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Kudzanai Chiurai tackles equality and racism in new film ‘We Still Insist’

 

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Acclaimed multi-disciplinary Zimbabwean artist and activist Kudzanai Chiurai explores issues of racism, the civil rights movement and the continuous fight for liberation in “We Still Insist” as part of the Heritage Month celebrations.

“We Still Insist” is an art film that is accompanied by a performance presented by “The Library of Things We Forgot to Remember and What’s Wrong With Groovin’?” set to showcase at Constitution Hill in Jozi, today at 7pm.

“The Library of Things We Forgot to Remember and What’s Wrong With Groovin’?” is a readaptation of Max Roach’s “We Still Insist” avant-garde jazz album and a vocal-instrumental suite on themes related to the Civil Rights Movement, which was released in 1961.

The album was considered highly controversial and even banned in several countries.

“We Still Insist” symbolised solidarity, resistance and collaboration, Chiurai told IOL Entertainment.

“It is a presentation of a visual and audio archive installation that speaks to the history of oppression, resistance and liberation throughout Africa in the latter half of the 20th century.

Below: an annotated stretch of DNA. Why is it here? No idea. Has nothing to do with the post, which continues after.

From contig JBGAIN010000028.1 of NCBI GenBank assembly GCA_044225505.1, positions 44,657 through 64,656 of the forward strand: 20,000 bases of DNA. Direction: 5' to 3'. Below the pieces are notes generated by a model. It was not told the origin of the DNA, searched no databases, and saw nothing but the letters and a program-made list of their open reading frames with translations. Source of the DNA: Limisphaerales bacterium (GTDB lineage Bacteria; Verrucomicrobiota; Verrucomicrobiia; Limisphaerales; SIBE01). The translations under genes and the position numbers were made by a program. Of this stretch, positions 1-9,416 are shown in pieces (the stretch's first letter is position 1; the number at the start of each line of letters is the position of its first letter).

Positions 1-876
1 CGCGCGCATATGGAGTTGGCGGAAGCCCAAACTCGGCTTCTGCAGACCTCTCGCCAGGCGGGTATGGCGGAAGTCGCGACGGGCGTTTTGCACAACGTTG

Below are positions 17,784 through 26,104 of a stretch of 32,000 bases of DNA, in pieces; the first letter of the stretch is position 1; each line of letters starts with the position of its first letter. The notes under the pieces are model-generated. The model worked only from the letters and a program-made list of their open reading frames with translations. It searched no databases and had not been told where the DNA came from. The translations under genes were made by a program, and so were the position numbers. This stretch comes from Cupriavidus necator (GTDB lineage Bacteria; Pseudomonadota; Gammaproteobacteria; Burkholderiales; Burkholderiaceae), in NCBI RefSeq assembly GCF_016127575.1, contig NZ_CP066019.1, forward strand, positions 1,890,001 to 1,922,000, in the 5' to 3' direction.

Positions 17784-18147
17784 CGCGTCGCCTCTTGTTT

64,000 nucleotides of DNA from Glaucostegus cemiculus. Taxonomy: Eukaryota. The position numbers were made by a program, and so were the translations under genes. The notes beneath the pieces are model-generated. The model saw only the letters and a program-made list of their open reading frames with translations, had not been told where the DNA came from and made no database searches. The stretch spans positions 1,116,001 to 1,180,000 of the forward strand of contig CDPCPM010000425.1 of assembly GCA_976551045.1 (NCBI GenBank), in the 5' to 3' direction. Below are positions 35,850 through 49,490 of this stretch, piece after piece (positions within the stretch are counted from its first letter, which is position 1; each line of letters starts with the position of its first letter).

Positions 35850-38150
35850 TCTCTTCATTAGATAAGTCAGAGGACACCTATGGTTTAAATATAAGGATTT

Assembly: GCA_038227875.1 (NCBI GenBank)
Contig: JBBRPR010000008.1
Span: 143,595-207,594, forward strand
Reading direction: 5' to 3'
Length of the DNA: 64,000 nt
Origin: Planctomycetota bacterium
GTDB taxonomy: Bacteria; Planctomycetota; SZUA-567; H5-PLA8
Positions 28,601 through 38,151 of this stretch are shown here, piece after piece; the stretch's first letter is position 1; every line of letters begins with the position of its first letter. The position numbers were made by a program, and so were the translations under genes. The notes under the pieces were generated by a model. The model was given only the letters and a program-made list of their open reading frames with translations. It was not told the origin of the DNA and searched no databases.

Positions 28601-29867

“The collaboration with ‘What’s Wrong With Groovin’?’ seeks to bring the past into the present, as our present is still shaped by our colonial history.”

“It evokes the traditions of resistance, solidarity and collaboration that are synonymous with the album, ‘We Insist, Freedom Now Suite’.”

Kudzanai Chiurai tackles equality and racism in new film ‘We Still Insist’
Stills from the film ‘We Still Insist’. Picture: Supplied

Chiurai added that the album was an ongoing project that he had been working on for a few years.

“This one is interesting because it references an album, events and materials from the 1960s.

“It is also a reflection of that particular time… Some African countries were getting independence and more so within the US, the civil rights movement and bloodbath boycotts were a reflection and resistance to legislative racism and disposition.

“And I think these were not only the experiences particular to the US but globally.”

The film will be accompanied by a live performance by South African drummer, artist and activist Tumi Mogorosi.

Mogorosi and The Freedom Now Suite band will be re-imagining this special album, which played variations on the theme of the struggle for African-Americans to achieve equality in the US.

“The collaboration with Tumi has been present from the time we met a couple of years ago, and I think it was important to wait for the right moment to have a collaboration.

“We share a common interest in solidarity and resistance. And these are the ideas that we both share within our individual practices and that is what bound us together.”

Chiurai is urging art and music lovers to be part of this artistic experience that celebrates Africa’s diverse cultures.

 

Original Article

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